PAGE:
Avoiding the mandatum

Avoiding the mandatum

A Chicago Tribune article examines the mandatum issue at Chicago-area Catholic colleges. We see the same issues of academic freedom brought up, which are themselves red herrings since that’s not what this is about.

Dennis Martin, an associate professor of historical theology, said such criticisms misinterpret the principle and purpose of the mandatum. “The mandatum is not a stick to beat people with,” he said. “It’s simply to say `I do teach out of my baptismal faith’ and it is saying to the world, `That’s who I am.’”

The bishops and the academic community have been dragging their feet on this for years. The requirement for the mandatum was issued by Pope John Paul in 1990 and the US bishops only published their guidelines on this in 2002. The bishops just don’t want a showdown with dissident theologians. They prefer peace and quiet rather than open debate. The only problem is that while they hither and dither, generations of Catholic students are being led astray from their faith.

We had an article in Catholic World Report in March 2003 called “Are Catholic Colleges Leading Students Astray.” It quoted a nationwide survey by the Higher Education research Institute at UCLA, which found that Catholic students who attend Catholic colleges are more likely to lose their faith or become dissenters on Church teaching than those who attend secular or other-religion colleges.

What are the bishops doing about it? Nothing, it seems. Rather they’re more concerned with not offending theologians or harming their “academic freedom.” Also notice that not a word comes from the college and university administrations. Are they supporting the mandata? Are they pushing their theologians to do the right thing? Are they creating a true Catholic intellectual environment? I guess we already know the answer to that.

  • The problem is, however, that there are some schools where all of the theology professors take the mandatum, yet somehow heresy still is taught.  I think some professors take it with their fingers crossed.  At least these folks aren’t being devious about it.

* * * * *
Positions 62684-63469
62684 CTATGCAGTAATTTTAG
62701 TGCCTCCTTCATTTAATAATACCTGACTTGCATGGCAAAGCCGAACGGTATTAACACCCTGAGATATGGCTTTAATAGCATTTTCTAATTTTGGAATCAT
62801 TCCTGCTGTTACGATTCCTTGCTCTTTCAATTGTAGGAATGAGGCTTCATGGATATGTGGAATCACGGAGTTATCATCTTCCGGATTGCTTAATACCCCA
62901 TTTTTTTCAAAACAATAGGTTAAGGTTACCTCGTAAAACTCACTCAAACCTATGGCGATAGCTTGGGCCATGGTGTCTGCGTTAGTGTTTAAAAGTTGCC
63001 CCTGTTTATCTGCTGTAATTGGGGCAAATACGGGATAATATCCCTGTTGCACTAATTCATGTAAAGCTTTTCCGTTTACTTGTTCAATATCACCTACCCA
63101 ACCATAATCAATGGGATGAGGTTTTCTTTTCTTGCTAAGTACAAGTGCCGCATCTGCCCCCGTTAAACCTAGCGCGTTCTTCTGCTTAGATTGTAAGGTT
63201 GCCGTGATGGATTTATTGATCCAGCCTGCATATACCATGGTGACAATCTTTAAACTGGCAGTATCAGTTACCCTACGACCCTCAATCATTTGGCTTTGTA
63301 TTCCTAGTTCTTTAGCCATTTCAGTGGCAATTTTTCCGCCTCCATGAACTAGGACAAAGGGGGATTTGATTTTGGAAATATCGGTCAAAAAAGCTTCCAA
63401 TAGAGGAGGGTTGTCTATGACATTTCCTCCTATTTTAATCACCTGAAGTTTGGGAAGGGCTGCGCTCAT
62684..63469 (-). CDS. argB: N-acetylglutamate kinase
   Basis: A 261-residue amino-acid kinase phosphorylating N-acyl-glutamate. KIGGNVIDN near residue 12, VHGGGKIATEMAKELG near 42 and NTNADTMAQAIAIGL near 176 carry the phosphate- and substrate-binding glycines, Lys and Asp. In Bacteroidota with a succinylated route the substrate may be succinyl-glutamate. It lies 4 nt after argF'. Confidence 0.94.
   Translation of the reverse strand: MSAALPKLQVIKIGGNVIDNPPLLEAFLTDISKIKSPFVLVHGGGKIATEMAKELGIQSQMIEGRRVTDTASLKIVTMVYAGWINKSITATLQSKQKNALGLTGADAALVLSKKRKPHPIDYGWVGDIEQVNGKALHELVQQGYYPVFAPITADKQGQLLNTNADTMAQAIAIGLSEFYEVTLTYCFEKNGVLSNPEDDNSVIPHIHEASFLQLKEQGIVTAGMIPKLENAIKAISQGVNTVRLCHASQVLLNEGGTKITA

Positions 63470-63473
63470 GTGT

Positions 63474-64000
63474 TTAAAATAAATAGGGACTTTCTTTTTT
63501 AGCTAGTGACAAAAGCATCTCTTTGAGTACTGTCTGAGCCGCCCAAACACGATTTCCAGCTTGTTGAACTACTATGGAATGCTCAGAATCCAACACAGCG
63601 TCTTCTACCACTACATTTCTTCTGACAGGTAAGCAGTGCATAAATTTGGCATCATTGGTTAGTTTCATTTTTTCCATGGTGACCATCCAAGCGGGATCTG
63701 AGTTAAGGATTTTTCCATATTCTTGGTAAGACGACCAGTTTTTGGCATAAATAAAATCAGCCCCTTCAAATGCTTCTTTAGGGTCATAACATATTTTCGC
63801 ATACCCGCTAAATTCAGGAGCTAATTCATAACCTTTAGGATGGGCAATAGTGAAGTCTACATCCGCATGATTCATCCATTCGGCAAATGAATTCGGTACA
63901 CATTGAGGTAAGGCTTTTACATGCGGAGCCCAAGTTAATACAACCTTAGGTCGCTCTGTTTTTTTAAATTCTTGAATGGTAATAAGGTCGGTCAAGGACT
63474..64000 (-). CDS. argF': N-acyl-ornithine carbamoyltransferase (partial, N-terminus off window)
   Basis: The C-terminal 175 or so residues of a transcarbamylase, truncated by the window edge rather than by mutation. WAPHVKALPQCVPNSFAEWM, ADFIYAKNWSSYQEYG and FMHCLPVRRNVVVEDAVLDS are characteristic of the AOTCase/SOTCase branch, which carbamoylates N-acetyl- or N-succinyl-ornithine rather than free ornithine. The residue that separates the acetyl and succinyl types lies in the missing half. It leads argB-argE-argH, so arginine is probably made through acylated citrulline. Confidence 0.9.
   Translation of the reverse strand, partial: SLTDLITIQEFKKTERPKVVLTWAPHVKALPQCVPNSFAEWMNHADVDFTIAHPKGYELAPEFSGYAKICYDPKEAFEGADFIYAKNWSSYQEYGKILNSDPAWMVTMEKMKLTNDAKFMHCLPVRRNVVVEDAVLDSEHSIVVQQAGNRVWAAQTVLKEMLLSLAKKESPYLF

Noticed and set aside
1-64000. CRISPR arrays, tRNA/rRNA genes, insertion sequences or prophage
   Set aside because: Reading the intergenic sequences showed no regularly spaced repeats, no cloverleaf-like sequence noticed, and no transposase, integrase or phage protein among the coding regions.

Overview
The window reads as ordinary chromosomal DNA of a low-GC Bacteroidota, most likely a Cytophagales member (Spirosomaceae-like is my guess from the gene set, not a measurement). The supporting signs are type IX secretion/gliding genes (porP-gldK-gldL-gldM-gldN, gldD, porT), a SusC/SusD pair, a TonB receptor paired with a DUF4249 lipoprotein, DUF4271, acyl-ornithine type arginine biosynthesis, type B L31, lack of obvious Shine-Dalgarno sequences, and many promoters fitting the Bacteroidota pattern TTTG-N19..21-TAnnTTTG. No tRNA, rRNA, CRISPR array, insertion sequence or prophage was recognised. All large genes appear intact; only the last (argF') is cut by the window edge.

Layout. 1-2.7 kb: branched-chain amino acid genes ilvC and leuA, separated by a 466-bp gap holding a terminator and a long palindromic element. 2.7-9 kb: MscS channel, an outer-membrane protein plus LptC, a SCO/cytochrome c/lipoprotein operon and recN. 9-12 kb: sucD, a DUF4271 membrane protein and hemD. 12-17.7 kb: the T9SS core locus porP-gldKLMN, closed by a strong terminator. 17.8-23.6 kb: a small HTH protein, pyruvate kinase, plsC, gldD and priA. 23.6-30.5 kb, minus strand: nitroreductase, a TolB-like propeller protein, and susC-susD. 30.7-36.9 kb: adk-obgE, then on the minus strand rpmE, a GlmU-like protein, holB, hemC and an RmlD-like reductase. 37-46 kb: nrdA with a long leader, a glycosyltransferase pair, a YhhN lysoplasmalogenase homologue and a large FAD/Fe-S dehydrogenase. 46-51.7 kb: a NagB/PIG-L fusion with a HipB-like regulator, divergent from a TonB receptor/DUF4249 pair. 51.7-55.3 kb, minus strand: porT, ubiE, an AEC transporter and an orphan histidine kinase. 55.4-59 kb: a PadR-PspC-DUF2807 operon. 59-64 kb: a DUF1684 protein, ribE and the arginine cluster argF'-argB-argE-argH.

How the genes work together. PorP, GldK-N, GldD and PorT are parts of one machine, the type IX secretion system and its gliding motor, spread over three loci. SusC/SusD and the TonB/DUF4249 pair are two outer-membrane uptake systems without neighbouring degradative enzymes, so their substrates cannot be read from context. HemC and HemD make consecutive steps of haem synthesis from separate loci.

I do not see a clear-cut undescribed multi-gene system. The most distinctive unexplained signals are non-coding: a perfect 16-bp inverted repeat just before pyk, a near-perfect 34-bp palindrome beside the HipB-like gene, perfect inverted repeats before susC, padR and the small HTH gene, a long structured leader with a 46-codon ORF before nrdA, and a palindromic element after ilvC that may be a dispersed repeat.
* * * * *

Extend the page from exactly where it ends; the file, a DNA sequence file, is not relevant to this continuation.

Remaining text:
• “…Catholic students who attend Catholic colleges are more likely to lose their faith or become dissenters on Church teaching than those who attend secular or other-religion colleges.”
    Should Catholics contribute to Catholic colleges which celebrate their commencement exercises by inviting pro-abortion figures to give the commencement address? Or by celebrating Ash Wednesday by having students take part in a lewd play which has the most lewd language and descriptions when it comes to lesbianism? Would it be a sin for a Catholic to give to such a college where the Jesuit President of the college says that the pro-choice position which advocates legalising abortions, but making abortion rare and safe, is arguable within Catholic theology? Or would there be a proportionate reason why a Catholic could in good conscience contribute to such a Jesuit Catholic college?
      Also is it preferable for a Catholic student to attend a Baptist college, which took the position that these types of campus activities are forbidden, as well as forbidding dancing or drinking at campus parties, over such a Jesuit college, where these activities are allowed?